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Strange medicine in 2017From a woman who sweats blood to a man with a giant stone in his bladder, a number of intriguing medical cases made headlines in 2017.
As descriptions of individual patients, medical case reports lack the rigor of scientific studies with hundreds or thousands of people. But these reports can help doctors better understand rare diseases or spot unusual signs of common conditions. Case reports may also reveal potentially harmful effects of treatments or procedures.
Here are 10 of the strangest case reports Live Science covered in 2017.
Munching on metalSlide 2 of 21
Munching on metalA 52-year-old man in France was found to have more than 100 pieces of metal in his stomach, including nails, knives, screws and coins.
The man went to the emergency room five times over a five-year period with various symptoms, including stomach pain, nausea and vomiting up blood. Doctors needed to operate on four of those occasions to remove the massive clumps of indigestible material — in this case, metal — known as "bezoars." That includes the occasion when they found the more than 100 metal pieces. These clumps were so large that they prevented the man's stomach from emptying.
The man was diagnosed with psychosis, which means losing touch with reality.
He recovered from his surgeries and was referred to behavioral and mental health providers for further treatment. The case was published Sept. 27 in the journal BMJ Case Reports.Slide 3 of 21
Sweating bloodSlide 4 of 21
Sweating bloodA 21-year-old woman in Italy was diagnosed with a mysterious condition that causes her to sweat blood. The woman periodically experienced bleeding from her face and palms, without any cuts or skin lesions.
While the woman was in the hospital, her doctors observed an episode in which bloodstained fluid oozed from her face. She was diagnosed with hematohidrosis, a rare condition that has been reported just 42 times since 1880.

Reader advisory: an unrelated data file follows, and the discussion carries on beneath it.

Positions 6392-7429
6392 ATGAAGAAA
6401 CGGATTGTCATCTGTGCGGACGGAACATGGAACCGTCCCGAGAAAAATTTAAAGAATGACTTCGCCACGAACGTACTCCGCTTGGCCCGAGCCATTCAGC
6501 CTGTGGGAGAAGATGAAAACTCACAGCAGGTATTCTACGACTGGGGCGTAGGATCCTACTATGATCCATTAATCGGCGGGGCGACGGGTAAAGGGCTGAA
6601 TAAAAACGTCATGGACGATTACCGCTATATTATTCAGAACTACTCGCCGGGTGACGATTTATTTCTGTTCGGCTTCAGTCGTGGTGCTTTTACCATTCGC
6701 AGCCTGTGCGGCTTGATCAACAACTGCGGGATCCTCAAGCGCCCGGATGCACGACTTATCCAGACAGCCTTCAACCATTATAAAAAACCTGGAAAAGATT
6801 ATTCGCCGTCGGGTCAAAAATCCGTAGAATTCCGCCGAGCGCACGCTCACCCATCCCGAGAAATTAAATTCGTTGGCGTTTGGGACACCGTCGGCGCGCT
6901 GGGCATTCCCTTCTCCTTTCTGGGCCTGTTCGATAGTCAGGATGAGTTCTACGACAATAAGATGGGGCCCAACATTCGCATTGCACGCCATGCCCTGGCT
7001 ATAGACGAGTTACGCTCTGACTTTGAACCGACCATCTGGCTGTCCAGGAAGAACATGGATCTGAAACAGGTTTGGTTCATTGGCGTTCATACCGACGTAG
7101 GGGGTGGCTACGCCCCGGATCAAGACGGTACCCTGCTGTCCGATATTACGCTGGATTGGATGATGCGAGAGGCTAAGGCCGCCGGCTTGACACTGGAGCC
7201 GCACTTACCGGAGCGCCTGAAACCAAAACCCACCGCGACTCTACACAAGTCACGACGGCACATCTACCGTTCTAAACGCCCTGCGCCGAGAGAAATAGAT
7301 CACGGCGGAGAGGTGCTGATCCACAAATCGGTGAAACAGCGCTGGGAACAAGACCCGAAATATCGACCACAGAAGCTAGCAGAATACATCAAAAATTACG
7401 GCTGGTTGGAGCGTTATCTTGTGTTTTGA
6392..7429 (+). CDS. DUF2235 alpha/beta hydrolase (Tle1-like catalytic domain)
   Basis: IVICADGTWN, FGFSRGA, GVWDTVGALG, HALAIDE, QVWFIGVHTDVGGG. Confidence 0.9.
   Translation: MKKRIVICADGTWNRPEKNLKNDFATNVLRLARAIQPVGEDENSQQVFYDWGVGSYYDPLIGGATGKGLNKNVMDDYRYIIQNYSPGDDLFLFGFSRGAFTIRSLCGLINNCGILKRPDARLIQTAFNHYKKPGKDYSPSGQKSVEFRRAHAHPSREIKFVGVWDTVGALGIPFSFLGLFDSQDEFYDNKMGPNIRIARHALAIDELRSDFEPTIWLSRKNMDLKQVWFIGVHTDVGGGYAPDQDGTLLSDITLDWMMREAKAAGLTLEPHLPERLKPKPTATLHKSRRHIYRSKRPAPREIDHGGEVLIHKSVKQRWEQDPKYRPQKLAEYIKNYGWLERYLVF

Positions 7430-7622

The cause of the condition is unknown. Some researchers have hypothesized that increased pressure in blood vessels causes blood cells to pass out of the blood vessels and into the ducts of the sweat glands. Other scientists have speculated that the condition may result from the activation of the body's "fight or flight" response, which in rare cases may also cause the rupture of small blood vessels.
A report of the case was published Oct. 23 in the Canadian Medical Association Journal.Slide 5 of 21
A dangerous "eyeball tattoo"Slide 6 of 21
A dangerous "eyeball tattoo"A 24-year-old model experienced serious complications after she got an “eyeball tattoo," a procedure that experts say is unsafe.
The model, Catt Gallinger, had purple tattoo ink injected into the white part of her eye, a practice known as "sclera tattooing." But she soon experienced serious symptoms, including blurry vision, eye pain, swelling and the oozing of purple liquid (colored by the tattoo ink) from her eye.
Gallinger was put on medications to help with her eye pain, along with antibiotics and steroids, and she later underwent surgery to remove excess ink from her eye, according to her Facebook posts. Following the surgery, she said her eye finally appeared to be getting better and she was experiencing less pain than before.
Some of the risks of eyeball tattoos include vision loss or blindness, infection from the ink, sensitivity to light, and a potential loss of the eyeball, according to the American Academy of Ophthalmology.Slide 7 of 21
An oversize bladder stoneSlide 8 of 21